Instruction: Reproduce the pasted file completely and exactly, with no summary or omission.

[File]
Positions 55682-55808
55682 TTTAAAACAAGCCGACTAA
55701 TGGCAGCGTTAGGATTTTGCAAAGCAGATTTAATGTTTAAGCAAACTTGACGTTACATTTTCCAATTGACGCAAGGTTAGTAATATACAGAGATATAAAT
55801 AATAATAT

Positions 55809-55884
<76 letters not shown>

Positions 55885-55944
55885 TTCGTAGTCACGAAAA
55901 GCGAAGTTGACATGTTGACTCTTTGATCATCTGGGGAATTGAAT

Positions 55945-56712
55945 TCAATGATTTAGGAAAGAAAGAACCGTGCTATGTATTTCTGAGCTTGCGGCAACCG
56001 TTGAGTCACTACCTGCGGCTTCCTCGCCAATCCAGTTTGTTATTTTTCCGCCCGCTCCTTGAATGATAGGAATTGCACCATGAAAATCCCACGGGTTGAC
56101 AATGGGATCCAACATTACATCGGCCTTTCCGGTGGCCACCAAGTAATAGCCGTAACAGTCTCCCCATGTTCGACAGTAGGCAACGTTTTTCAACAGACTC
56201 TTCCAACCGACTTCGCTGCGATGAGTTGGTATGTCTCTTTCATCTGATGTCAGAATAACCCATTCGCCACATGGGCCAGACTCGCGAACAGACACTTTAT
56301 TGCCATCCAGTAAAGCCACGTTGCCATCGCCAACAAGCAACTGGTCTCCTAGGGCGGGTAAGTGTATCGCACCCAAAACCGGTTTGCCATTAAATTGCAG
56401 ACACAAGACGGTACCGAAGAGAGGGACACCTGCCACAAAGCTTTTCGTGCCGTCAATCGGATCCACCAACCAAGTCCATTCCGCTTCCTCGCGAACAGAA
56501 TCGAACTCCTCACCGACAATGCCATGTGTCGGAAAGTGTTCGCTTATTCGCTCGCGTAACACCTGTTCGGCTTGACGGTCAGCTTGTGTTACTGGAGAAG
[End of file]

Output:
Positions 55682-55808
55682 TTTAAAACAAGCCGACTAA
55701 TGGCAGCGTTAGGATTTTGCAAAGCAGATTTAATGTTTAAGCAAACTTGACGTTACATTTTCCAATTGACGCAAGGTTAGTAATATACAGAGATATAAAT
55801 AATAATAT

Positions 55809-55884
<76 letters not shown>

Positions 55885-55944
55885 TTCGTAGTCACGAAAA
55901 GCGAAGTTGACATGTTGACTCTTTGATCATCTGGGGAATTGAAT

Positions 55945-56712
55945 TCAATGATTTAGGAAAGAAAGAACCGTGCTATGTATTTCTGAGCTTGCGGCAACCG
56001 TTGAGTCACTACCTGCGGCTTCCTCGCCAATCCAGTTTGTTATTTTTCCGCCCGCTCCTTGAATGATAGGAATTGCACCATGAAAATCCCACGGGTTGAC
56101 AATGGGATCCAACATTACATCGGCCTTTCCGGTGGCCACCAAGTAATAGCCGTAACAGTCTCCCCATGTTCGACAGTAGGCAACGTTTTTCAACAGACTC
56201 TTCCAACCGACTTCGCTGCGATGAGTTGGTATGTCTCTTTCATCTGATGTCAGAATAACCCATTCGCCACATGGGCCAGACTCGCGAACAGACACTTTAT
56301 TGCCATCCAGTAAAGCCACGTTGCCATCGCCAACAAGCAACTGGTCTCCTAGGGCGGGTAAGTGTATCGCACCCAAAACCGGTTTGCCATTAAATTGCAG
56401 ACACAAGACGGTACCGAAGAGAGGGACACCTGCCACAAAGCTTTTCGTGCCGTCAATCGGATCCACCAACCAAGTCCATTCCGCTTCCTCGCGAACAGAA
56501 TCGAACTCCTCACCGACAATGCCATGTGTCGGAAAGTGTTCGCTTATTCGCTCGCGTAACACCTGTTCGGCTTGACGGTCAGCTTGTGTTACTGGAGAAG